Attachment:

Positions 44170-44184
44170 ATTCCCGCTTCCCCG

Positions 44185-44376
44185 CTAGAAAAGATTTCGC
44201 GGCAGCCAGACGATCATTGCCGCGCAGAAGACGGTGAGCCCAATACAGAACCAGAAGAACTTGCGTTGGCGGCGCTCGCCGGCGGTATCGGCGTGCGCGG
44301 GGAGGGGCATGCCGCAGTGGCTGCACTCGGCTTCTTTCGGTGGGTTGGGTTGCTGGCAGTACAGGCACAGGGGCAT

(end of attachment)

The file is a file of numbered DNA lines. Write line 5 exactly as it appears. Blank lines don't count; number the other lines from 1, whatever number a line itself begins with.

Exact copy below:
44201 GGCAGCCAGACGATCATTGCCGCGCAGAAGACGGTGAGCCCAATACAGAACCAGAAGAACTTGCGTTGGCGGCGCTCGCCGGCGGTATCGGCGTGCGCGG